Tax Free

Band members                             Related acts

  line up 1 (1969-70)

- Leendert Busch -- drums, percussion

- Ray Gordel -- 

- David Oliphant -- lead guitar

- Jody Purpora -- vocals, keyboards, guitar

- Wladimir (Wally) Tax (RIP 2005) -- vocals, flute, guitar


  line up 1 (1970)

- Leendert Busch -- drums, percussion

- David Oliphant -- lead guitar

- Jody Purpora -- vocals, keyboards

- Wladimir (Wally) Tax -- vocals, flute, guitar


  supporting musicians:

- John Cale -- electric viola

- Richard Davis -- bass

- Ron Johnsen -- vibes

- Jerry Spaulding -- sax




- OPMC (Leendert Busch)

The Outsiders (Leendert Busch and Wally Tax)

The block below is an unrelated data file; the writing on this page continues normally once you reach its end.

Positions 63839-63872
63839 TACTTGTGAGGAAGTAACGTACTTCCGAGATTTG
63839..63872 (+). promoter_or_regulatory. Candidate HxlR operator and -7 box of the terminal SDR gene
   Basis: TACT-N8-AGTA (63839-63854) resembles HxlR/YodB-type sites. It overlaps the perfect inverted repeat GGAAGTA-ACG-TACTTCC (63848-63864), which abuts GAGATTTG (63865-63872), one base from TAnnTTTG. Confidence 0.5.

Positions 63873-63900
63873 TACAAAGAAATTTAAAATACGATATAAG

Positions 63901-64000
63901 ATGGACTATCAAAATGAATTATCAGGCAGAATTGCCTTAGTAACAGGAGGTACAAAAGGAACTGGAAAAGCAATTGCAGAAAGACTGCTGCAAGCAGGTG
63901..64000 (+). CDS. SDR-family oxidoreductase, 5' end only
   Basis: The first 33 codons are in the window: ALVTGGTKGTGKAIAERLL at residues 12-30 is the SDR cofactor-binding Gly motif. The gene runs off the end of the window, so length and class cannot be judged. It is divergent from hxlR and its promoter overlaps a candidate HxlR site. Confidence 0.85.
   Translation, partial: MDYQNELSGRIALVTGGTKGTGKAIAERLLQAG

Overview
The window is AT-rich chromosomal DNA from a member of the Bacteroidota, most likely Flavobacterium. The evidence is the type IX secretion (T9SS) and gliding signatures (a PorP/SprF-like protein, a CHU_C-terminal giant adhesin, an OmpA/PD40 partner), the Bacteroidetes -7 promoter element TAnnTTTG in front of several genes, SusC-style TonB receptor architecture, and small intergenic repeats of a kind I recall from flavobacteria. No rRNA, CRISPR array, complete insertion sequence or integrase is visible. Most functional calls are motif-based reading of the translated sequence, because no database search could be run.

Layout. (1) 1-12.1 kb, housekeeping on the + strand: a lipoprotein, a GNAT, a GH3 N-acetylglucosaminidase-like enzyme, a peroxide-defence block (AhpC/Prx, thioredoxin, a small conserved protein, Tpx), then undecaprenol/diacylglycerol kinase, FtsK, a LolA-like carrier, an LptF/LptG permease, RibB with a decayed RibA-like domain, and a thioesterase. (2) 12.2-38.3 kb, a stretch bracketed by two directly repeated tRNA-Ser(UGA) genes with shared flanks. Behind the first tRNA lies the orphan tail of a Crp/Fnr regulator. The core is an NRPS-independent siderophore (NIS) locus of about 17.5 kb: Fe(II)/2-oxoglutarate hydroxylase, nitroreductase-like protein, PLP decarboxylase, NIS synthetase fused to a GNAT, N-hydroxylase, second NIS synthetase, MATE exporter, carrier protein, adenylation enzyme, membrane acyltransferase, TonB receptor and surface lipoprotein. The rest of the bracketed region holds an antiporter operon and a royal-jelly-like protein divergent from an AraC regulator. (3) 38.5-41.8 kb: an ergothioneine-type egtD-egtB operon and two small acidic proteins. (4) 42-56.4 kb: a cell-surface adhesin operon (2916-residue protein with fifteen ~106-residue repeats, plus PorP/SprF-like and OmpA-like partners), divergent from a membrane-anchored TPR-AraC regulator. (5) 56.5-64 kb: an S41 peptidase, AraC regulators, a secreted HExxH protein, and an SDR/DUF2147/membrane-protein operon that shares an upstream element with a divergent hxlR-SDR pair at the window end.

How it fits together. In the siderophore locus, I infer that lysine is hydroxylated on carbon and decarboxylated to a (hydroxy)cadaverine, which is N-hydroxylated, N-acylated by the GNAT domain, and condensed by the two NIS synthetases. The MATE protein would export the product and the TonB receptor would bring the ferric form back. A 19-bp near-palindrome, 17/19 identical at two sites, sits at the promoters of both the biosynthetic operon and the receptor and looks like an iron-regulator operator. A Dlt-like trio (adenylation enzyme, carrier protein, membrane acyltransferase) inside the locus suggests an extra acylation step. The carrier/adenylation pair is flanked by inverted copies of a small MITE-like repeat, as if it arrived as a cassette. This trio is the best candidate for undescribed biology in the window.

- Paris 1942 (David Oliphant)

- Jody Purpora (solo efforts)






Genre: rock

Rating: 4 stars ****

Title:  Tax Free

Company: Polydor

Catalog: 24 4053

Country/State: Holland

Grade (cover/record): VG+/VG+

Comments: --

Available: 1

Catalog ID: 905

Price: $100.00


This sounds like the screenplay to a bad movie of the week ...   


As the front man for The Outsiders, by 1969 singer/multi-instrumentalist Wally Tax was living the true rock star lifestyle, complete with adoring fans, high profile love affairs, wanton spending, and a growing fondness for drugs and alcohol.   After the release of The Outsiders' third album (1969's "CQ"), Tax decided to strike out on his own.